Hepatitis B

Hepatitis B is a viral infection that can be spread by unprotected sex.  This page outlines the symptoms of and treatment for hepatitis B.

What is it?

Hepatitis B is a viral infection that affects the liver.

How do you get it?

Hepatitis B is spread the following ways:

  • by having unprotected (without a condom) vaginal, anal or oral sex with someone who is infected
  • from mother to baby/pēpe 
  • sharing implements that may pierce the skin or have blood on them (needles, syringes, unsterilised instruments, razors, toothbrushes)
  • blood transfusion (in countries that do not pre-test blood for transfusion).

What are the symptoms?

Although there are often no symptoms, these can include:

  • yellowing of the skin and the whites of the eyes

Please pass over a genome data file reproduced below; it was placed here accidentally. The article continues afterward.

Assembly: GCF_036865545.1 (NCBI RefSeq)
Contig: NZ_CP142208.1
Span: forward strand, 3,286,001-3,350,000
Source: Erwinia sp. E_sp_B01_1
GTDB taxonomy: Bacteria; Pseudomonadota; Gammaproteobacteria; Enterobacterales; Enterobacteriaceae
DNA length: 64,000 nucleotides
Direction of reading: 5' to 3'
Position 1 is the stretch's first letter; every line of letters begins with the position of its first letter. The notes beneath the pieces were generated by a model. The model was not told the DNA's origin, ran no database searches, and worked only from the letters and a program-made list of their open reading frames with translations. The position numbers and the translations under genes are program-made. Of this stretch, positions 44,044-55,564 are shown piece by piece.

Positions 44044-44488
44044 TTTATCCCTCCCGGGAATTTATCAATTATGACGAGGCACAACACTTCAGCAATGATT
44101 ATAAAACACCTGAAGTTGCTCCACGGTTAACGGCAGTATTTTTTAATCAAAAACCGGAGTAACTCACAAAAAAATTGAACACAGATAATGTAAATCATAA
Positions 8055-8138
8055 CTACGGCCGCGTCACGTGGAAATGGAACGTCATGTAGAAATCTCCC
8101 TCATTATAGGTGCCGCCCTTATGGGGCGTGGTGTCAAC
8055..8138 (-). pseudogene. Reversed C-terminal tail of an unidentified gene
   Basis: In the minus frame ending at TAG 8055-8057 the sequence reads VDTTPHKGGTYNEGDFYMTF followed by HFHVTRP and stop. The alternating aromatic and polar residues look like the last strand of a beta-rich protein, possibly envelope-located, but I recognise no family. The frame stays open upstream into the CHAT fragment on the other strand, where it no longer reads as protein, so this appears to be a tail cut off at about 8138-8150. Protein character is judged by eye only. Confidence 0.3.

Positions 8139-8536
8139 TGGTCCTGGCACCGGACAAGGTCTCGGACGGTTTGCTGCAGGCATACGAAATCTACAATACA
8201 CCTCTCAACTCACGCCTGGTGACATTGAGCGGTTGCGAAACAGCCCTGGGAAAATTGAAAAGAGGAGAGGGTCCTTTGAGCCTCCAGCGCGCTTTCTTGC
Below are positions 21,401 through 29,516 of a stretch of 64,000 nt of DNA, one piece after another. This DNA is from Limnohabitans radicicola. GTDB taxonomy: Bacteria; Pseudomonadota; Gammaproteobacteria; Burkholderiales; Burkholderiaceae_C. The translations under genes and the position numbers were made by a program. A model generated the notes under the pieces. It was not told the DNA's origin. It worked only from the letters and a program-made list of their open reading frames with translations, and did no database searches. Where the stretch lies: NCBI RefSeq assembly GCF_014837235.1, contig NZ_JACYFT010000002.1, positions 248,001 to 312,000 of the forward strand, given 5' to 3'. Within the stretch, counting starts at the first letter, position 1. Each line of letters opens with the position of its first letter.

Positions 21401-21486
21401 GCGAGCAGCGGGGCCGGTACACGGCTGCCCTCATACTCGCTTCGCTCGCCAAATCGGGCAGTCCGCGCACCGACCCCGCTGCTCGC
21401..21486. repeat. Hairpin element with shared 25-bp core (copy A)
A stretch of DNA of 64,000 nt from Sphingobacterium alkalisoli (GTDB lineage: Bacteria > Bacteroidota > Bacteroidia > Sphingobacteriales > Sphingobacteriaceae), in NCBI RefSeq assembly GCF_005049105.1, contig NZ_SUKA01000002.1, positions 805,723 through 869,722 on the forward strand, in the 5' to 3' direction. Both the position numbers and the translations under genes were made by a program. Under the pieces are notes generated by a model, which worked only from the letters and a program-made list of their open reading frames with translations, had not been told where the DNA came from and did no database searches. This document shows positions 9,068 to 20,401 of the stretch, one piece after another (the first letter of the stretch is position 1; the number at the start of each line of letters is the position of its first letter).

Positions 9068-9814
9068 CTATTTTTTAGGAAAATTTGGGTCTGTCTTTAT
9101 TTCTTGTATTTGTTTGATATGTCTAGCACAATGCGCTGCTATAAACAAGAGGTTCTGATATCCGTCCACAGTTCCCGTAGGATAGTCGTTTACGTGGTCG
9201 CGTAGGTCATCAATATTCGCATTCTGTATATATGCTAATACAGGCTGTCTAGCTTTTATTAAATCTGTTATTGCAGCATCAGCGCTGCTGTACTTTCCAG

• dark urine
  • mild flu-like symptoms
  • abdominal pain
  • nausea.

How is it treated?

Hepatitis B immunisation prevents infection. It is treated with rest, exercise, and a well-balanced low fat diet. Alcohol and drugs should be avoided. Any prescription drugs or over the counter medications must not affect the liver to be safe.

Will it impact my partner/s?

A condom/pukoro ure  should always be used if a partner is not immunised. Protection is offered to babies on the immunisation schedule and to children/tamariki under 16 years. Free immunisation is available for household and sexual contacts of known carriers.

Family Planning has clinics located throughout New Zealand. Use the clinic finder to find your nearest clinic.

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